Is the mighty concept of agile software development, championed as the better way to develop software by building it in short iterations, striking out, or is it just misunderstood?
Agile development has been experiencing a backlash lately, getting a particular skewering in technology management consultant Daniel Markham's blog entry, "Agile Ruined My Life." Among other things, Markham argues that agile is a marketing term, that conflicting advice is offered on how to do agile, and that "fake success stories" abound.
Now, a longtime pioneer of the agile concept has had enough and is taking a stand.
In a recent conference presentation, Jon Kern, a signer of The Agile Manifesto for Software Development 10 years ago last month, defended agile. "It's not agile [that is the problem]," he said. "It's people doing stupid things in the name of agile and then giving agile a bad name."
Developers, he said, should not be stuck on the notion of pure agile, in which they are told they must perform tasks in a specific way or risk not being agile. Agile actually "is more context-based," Kern said.
"To be an agile developer, it's mostly about being very pragmatic and not dogmatic and really trying to understand the system that you're trying to build as whole," he said at the Server Side Java Symposium. A core principle is reducing the amount of time between doing something and seeing results, he said.
"Agile is the ability to really move and adjust," and so requires peak performance, Kern stressed. "What we really need to do is either reconnect to agile if you're having issues or connect properly for the first time." Agile requires a lot of thinking, and the particular people working on a project are critical. "People are the number one important ingredient and the number one cause of failures or success."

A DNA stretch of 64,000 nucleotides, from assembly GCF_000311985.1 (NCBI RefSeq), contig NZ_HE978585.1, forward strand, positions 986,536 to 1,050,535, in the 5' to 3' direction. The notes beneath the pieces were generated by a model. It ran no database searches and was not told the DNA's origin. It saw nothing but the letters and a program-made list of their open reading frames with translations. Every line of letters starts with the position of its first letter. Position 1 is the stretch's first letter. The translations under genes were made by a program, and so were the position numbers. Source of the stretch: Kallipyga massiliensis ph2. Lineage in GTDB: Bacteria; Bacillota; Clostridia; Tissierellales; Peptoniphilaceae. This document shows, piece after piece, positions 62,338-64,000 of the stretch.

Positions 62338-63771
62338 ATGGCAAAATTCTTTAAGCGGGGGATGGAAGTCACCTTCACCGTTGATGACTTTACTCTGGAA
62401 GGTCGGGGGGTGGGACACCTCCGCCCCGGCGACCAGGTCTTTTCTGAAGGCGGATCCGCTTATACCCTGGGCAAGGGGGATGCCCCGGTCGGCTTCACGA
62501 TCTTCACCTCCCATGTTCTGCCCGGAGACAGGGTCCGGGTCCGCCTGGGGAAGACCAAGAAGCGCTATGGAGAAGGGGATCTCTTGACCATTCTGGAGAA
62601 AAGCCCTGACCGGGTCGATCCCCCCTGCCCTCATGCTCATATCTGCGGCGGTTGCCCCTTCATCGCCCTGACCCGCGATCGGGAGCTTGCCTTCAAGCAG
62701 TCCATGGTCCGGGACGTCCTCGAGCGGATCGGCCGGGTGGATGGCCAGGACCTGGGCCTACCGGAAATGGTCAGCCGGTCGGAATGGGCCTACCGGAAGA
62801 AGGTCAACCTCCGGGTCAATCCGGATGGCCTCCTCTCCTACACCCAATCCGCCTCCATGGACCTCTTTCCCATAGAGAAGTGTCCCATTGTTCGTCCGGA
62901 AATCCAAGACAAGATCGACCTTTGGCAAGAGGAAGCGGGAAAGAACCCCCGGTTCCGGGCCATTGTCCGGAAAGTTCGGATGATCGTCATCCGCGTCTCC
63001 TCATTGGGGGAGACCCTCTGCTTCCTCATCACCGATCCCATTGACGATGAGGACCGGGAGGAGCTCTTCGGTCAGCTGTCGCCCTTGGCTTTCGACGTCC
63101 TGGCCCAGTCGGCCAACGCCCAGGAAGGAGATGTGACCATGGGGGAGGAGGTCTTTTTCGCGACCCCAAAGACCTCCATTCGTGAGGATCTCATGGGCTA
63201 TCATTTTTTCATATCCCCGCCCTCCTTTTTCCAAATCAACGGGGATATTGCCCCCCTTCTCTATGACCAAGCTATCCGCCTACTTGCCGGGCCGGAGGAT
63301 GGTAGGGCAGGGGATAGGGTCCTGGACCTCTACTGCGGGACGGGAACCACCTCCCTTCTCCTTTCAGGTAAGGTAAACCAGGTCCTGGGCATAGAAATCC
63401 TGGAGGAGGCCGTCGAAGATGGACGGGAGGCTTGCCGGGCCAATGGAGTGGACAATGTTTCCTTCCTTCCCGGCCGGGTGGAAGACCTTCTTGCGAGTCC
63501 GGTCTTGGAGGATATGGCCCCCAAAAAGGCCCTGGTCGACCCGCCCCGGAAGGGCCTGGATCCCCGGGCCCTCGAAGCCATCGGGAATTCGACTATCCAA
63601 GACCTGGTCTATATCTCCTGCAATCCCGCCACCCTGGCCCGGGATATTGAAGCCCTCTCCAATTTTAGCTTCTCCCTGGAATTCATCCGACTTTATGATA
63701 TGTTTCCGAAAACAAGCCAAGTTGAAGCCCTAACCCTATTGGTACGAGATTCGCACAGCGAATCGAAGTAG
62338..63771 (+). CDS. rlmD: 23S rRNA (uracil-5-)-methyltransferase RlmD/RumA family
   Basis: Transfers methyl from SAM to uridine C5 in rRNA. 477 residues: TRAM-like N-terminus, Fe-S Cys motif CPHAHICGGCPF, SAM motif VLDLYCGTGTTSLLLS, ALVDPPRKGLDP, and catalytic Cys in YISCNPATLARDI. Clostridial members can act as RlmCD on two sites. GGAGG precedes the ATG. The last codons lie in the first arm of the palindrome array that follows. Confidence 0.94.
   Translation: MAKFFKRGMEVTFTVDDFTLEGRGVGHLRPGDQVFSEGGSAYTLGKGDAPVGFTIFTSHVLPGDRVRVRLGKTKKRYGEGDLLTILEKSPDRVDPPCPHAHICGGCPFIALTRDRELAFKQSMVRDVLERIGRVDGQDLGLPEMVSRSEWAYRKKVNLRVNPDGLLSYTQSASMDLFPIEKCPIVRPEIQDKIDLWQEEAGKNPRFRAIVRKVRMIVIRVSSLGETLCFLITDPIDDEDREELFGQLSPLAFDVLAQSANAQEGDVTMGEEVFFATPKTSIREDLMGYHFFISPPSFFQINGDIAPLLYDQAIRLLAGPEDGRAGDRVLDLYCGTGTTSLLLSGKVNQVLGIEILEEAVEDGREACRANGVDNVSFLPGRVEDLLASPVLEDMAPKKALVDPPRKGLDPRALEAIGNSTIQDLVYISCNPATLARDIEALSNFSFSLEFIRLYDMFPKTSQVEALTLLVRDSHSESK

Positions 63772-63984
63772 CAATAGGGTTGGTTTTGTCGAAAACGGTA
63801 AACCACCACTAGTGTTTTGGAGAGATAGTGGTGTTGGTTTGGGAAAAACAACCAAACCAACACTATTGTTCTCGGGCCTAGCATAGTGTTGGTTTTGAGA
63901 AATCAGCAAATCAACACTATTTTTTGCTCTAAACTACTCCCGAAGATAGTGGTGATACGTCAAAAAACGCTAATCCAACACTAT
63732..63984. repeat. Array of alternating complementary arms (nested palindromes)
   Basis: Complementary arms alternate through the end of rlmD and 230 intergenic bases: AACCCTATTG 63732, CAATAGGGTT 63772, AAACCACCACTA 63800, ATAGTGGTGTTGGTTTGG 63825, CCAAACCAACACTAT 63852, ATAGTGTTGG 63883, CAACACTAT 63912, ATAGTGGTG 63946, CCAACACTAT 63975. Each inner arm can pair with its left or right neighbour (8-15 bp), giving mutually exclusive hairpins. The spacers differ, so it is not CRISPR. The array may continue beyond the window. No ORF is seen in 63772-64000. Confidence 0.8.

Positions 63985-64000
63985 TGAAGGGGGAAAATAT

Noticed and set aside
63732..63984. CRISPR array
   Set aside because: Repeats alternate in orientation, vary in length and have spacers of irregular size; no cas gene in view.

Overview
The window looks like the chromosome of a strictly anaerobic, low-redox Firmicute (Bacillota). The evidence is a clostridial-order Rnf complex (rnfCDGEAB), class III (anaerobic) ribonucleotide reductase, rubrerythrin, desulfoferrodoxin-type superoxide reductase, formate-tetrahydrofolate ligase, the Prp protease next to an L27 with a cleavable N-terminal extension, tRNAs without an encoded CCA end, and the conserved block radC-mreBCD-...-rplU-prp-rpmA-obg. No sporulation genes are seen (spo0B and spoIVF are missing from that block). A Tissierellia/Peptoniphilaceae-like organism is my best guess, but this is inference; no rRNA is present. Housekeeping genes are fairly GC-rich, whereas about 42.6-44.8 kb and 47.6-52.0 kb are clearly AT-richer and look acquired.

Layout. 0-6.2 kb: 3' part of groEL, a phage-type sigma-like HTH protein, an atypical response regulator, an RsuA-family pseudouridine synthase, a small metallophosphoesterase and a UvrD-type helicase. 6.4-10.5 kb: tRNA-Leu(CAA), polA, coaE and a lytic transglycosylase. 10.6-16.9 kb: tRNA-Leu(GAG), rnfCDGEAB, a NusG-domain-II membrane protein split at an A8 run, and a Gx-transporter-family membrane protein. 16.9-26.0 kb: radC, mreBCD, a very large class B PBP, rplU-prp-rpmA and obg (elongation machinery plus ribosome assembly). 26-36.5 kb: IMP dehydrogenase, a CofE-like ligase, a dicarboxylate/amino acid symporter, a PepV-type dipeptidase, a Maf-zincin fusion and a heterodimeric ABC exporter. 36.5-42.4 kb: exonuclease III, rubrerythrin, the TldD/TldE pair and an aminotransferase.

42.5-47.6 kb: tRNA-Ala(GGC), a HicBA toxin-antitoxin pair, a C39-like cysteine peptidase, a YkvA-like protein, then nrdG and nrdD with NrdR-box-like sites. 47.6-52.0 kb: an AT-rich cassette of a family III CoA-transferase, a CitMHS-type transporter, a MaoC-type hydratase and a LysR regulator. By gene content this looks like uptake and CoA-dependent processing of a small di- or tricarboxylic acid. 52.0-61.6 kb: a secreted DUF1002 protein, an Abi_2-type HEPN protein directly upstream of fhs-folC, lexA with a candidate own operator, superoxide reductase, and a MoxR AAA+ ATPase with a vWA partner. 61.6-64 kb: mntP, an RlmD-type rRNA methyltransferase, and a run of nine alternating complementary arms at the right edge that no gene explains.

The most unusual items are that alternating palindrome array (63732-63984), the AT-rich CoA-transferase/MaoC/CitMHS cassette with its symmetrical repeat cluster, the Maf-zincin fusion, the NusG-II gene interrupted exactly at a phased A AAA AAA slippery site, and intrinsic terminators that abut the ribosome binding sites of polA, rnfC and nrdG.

Critic Markham turns out to be a friend of both agile and Kern. "Jon and I actually became friends as a result of that article," Markham said. In fact, he's an active agile coach. "I am a big fan of agile. That's 'little-A' agile, as in principles not rituals," he added.
"The principles of agile are very sound, tight feedback loops, engaging the customer as an integral part of the team, always adapting and so on. The problem was that firstly, the manifesto is the most overmarketed self help doc on the planet, and secondly people get caught up in the details instead of operating from principles. They become 'agilistas'," Markham said.
Markham added he has probably watched 100 teams struggle with agile adoption and worked with other coaches who have witnessed the same thing. "I think perhaps one of the reasons my article resonated so well was that it was from a knowledgeable person inside the community, somebody who has spent a lot of time teaching this stuff. Not from a simple naysayer."
"As my article tried to show, it's not the core of agile that is the problem, it's the half-assed way we've taken people who couldn't code their way out of a paper bag and made them experts that is the problem... Some of these guys who are famous authors and speakers wouldn't be worth a plug-nickel on a real, live delivery team. The buzz has lost sight of reality."